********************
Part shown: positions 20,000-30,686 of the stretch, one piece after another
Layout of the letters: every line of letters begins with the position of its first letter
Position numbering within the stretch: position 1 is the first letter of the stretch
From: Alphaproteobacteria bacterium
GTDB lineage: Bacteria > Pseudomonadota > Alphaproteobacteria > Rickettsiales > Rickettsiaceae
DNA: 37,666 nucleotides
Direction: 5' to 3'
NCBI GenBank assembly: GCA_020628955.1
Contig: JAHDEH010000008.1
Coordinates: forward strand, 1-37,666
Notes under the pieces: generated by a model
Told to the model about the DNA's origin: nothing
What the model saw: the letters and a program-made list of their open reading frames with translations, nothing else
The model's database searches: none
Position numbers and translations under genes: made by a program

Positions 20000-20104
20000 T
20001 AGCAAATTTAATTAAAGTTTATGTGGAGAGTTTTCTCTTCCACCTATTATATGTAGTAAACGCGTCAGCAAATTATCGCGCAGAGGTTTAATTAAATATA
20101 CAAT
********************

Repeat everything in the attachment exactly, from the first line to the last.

Part shown: positions 20,000-30,686 of the stretch, one piece after another
Layout of the letters: every line of letters begins with the position of its first letter
Position numbering within the stretch: position 1 is the first letter of the stretch
From: Alphaproteobacteria bacterium
GTDB lineage: Bacteria > Pseudomonadota > Alphaproteobacteria > Rickettsiales > Rickettsiaceae
DNA: 37,666 nucleotides
Direction: 5' to 3'
NCBI GenBank assembly: GCA_020628955.1
Contig: JAHDEH010000008.1
Coordinates: forward strand, 1-37,666
Notes under the pieces: generated by a model
Told to the model about the DNA's origin: nothing
What the model saw: the letters and a program-made list of their open reading frames with translations, nothing else
The model's database searches: none
Position numbers and translations under genes: made by a program

Positions 20000-20104
20000 T
20001 AGCAAATTTAATTAAAGTTTATGTGGAGAGTTTTCTCTTCCACCTATTATATGTAGTAAACGCGTCAGCAAATTATCGCGCAGAGGTTTAATTAAATATA
20101 CAAT